The Last Ballad
North Carolina, 1929. Twenty-eight-year-old Ella May has come down from the hills of Tennessee to the textile mills of North Carolina in search of a better life, but she finds only crushing poverty. Despite working full time, she cannot afford to feed and clothe her children. Learning of a union rally, she boards a truck “piloted by the young girl with the strange accent” and joins the strikers. Her voice and the ballads she has composed about her life make her a valuable asset to the union, and she is quickly recruited, earning a salary that allows her to risk her nine-dollar-a-week job and join the strikers.
But this is not only Ella’s fight, nor is this only her story. Author Wiley Cash reveals up front that Ella was murdered in that strike and later hailed as a heroine. “No one knows who did it or why,” relates Ella’s now elderly daughter, “although I have long suspected that at that time everyone knew who did it and there were many reasons why.”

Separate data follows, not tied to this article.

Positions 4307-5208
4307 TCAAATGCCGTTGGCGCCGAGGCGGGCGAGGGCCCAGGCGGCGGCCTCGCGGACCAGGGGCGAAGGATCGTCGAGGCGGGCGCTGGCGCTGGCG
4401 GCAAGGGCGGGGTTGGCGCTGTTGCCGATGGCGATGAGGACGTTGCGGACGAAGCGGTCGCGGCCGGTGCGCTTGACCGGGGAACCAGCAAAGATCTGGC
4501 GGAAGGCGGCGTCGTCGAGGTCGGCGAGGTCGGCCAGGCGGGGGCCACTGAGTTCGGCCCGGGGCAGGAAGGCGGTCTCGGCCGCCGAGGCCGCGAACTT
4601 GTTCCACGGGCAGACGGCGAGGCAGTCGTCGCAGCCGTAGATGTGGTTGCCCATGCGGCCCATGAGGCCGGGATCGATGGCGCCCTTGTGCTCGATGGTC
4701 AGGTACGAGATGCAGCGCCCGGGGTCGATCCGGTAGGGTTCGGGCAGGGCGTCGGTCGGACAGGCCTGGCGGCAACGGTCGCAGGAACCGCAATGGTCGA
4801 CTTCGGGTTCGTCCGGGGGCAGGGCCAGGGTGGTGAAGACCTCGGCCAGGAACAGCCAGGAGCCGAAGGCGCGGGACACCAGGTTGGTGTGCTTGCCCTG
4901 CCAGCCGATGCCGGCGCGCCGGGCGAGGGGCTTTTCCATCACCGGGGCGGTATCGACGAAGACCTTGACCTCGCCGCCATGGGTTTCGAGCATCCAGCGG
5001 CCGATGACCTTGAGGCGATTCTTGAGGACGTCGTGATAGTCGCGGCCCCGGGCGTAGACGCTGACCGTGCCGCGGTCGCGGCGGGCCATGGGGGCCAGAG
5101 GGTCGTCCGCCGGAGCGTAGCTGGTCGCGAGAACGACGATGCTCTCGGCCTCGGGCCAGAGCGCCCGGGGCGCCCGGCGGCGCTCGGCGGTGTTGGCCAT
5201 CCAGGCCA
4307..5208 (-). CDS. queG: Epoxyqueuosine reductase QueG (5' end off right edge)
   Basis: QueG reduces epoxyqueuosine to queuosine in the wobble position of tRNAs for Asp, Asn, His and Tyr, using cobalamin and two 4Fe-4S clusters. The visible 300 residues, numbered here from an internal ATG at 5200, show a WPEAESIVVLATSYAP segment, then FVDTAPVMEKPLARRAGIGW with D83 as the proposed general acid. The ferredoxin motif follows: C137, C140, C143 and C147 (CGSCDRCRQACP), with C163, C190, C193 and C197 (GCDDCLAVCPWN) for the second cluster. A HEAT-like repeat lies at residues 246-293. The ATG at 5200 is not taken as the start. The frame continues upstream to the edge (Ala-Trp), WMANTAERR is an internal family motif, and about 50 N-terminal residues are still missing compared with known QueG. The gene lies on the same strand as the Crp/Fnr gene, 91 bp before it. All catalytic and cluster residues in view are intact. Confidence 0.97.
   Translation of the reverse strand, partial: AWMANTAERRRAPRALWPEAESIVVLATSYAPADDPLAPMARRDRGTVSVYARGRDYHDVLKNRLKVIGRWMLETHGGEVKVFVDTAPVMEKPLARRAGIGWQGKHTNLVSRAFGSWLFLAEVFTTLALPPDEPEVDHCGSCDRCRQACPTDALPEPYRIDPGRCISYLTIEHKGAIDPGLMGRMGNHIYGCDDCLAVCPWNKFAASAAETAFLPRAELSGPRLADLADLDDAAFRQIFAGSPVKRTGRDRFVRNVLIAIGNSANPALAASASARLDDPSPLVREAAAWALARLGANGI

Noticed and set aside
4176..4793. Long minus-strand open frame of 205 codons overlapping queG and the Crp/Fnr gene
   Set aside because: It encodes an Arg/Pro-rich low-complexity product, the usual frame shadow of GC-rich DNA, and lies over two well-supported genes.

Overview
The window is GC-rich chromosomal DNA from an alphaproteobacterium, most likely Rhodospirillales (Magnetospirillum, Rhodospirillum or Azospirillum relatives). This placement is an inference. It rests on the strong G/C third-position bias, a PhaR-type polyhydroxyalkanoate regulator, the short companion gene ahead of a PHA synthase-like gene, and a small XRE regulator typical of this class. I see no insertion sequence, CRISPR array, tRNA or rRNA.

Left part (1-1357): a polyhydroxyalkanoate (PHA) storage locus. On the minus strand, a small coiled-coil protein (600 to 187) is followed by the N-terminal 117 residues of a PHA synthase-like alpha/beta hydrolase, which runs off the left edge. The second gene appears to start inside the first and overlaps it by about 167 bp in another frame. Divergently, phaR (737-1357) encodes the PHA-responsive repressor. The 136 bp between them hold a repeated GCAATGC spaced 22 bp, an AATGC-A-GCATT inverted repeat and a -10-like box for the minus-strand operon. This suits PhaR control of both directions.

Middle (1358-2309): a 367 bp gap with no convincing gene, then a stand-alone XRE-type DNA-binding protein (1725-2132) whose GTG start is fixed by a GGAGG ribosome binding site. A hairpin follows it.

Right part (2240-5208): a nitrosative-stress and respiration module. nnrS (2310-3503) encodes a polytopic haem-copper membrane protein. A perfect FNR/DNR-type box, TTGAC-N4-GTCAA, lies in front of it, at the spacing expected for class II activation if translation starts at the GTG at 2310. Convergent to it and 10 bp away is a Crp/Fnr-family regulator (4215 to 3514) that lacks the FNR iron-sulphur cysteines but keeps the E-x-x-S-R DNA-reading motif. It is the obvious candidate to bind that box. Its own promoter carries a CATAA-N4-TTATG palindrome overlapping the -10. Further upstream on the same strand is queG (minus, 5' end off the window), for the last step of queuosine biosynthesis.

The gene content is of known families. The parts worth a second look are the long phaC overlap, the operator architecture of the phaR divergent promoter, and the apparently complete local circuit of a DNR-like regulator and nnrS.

Knowing the ending from the very start deprived me of the pleasure of wondering how Ella could possibly succeed and worrying about her as she faces down strikebreakers who decry her as a “commie bitch” and attack her from day one. But The Last Ballad is not a portrait of Ella; it’s a mural of late-1920s America depicting the clash of workers, mill owners, and strike breakers, each chapter entering the life of a character through detailed backstory and advancing the plot slowly and deliberately. Readers expecting a fast-moving, edge-of-the-seat story may be disappointed, but those who enjoy well-crafted life stories of many characters and seeing how those lives come together in a desperate cause will appreciate The Last Ballad. For them this book is recommended reading.